“Shedd Aquarium’s Second COVID-19 Re-Opening”

Shedd Aquarium Re-Opens (Again), Announces Dr. Karisa Tang Joining Staff, and Celebrates Wellington the Rockhopper Penguin Turning 33

The John G. Shedd Aquarium re-opened to the public on Saturday, January 30, A.D. 2021 after being open exclusively for Shedd Aquarium Members for three days from Wednesday 27, A.D. 2021 to Friday, 29, A.D. 2021.  To enter, it is necessary to purchase tickets online in advance.

In a press release dated January 19, A.D. 2021, the Shedd Aquarium announced it would re-open seventy days after it had re-closed because Governor J.B. Pritzker had announced the previous “evening that Chicago has now moved back into Tier 2 mitigation standards.”  The Shedd Aquarium closed in mid-March of last year during the first COVID-19 lockdown. 

It re-opened to Shedd Aquarium Members on Wednesday, July 1, A.D. 2020 and to the public on Friday, July 3, A.D. 2020. The Shedd Aquarium announced on Linked-In that it would close on Wednesday, November 18, A.D. 2020 and remain closed until Saturday, January 2, A.D. 2021. 

The Shedd Aquarium stated, “This reopening comes after Shedd voluntarily closed in November of last year to help flatten the curve of COVID-19.  During the closure, animal care teams have continued to provide excellent care to the thousands of animals at the aquarium, including updating and developing new habitats for guests to explore during their next visit.  Shedd is committed to providing Chicagoans with access to the aquatic animal world during a time when there are few options available to connect with nature.” 

Visitors can expect the Shedd Aquarium to implement the same COVID-19 protocols it adopted when it re-opened last summer.  This includes limited building capacity, requiring visitors to purchase timed-entry tickets online in advance, requiring visitors to wear masks, installing hand sanitizer stations, one-directional pathways, and enforcing any active travel advisories from the City of Chicago and State of Illinois.

Figure 1 Credit: Brenna Hernandez, Shedd Aquarium Caption: This is the main entrance of the Shedd aquarium with the “It’s Time to Explore” banners on Sunday, June 28, A.D. 2020.

Figure 2 Credit: Brenna Hernandez, Shedd Aquarium Caption: The man from Man with Fish is wearing a Chicago flag face mask.  The German sculptor Stephan Balkenhol produced Man with Fish, which is a painted bronze sculpture.[1]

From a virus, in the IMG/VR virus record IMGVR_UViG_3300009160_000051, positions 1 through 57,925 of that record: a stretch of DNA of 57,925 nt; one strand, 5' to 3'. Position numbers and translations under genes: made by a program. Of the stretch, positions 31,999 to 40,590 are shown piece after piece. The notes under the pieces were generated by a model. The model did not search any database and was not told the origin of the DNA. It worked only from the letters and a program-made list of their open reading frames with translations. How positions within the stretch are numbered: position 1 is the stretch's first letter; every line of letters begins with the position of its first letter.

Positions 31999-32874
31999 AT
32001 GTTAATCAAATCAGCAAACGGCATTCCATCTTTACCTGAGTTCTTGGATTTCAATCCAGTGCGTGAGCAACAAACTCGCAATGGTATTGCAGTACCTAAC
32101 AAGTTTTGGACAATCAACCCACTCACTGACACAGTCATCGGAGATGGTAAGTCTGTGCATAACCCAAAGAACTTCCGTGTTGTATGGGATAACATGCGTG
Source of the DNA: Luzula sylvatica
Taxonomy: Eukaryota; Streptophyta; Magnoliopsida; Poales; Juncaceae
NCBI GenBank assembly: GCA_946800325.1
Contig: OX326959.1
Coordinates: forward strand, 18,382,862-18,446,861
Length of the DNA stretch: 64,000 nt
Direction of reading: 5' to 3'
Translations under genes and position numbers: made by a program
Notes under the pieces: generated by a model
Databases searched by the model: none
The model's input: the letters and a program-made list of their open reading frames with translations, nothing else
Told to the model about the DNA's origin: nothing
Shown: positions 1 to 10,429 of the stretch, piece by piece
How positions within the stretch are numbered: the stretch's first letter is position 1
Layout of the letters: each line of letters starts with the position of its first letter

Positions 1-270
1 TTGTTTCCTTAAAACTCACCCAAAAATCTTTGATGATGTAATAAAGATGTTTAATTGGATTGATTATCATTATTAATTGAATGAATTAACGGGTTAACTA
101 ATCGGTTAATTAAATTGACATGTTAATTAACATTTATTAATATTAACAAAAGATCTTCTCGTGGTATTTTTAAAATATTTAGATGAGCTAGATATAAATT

On Thursday, December 3, A.D. 2020, the Shedd Aquarium announced that Karisa Tang, D.V.M., M.S., D.A.C.Z.M., had joined the “decorated team of animal care professionals” at the A. Watson Armour III Center for Animal Health and Welfare.  “As a staff veterinarian at the aquarium, Dr. Tang will be responsible for providing a complete suite of preventative medicine and veterinary care to the 32,000 individual animals at Shedd.  Whether it’s a six-inch American bullfrog over a 700-pound sea lion, the animal health team ensures the highest standards of professional care and welfare.”

Dr. Tang initially came to the Shedd Aquarium under the auspices of the Illinois Zoological and Aquatic Animal Residency (I.Z.A.A.R.) Program.  The Shedd Aquarium is one of three partners in the I.Z.A.A.R. Program.  According to the Shedd Aquarium, the I.Z.A.A.R. Program “provides advanced training to veterinarians who aspire to careers as specialists in zoo and aquarium clinical medicine.  Once completing the three-year IZAAR program, these residents are routinely accepted to their dream jobs at zoos and aquariums across the country, and for Dr. Tang it led her back to Shedd.”

During her residency, Dr. Tang worked with the Shedd Aquarium’s staff veterinarians and participated routine preventative examinations; saw animal patients at the onsite veterinary hospital or via house calls at their habitats; and performed medical and surgical procedures.  Additionally, Dr. Tang also conducted original research and published scientific papers to disseminate the knowledge she thereby gained.

“While no two days are the same when caring for 1,500 species of animals, it is a privilege and honor to apply my knowledge and skillset to care for the residents at a world-renowned aquarium like Shedd alongside my trusted colleagues,” stated Dr. Tang.

Even before her residency at the Shedd Aquarium’s teaching hospital, Dr. Tang had experience in the practice of veterinary and aquatic medicine.  Previously, she was a veterinarian at the Minnesota Zoo in Apple Valley, Minnesota – a suburb of the Twin Cities of Minneapolis and Saint Paul – for a year.  That is no small zoo as it has over 4,500 specimens representing 500 animal species.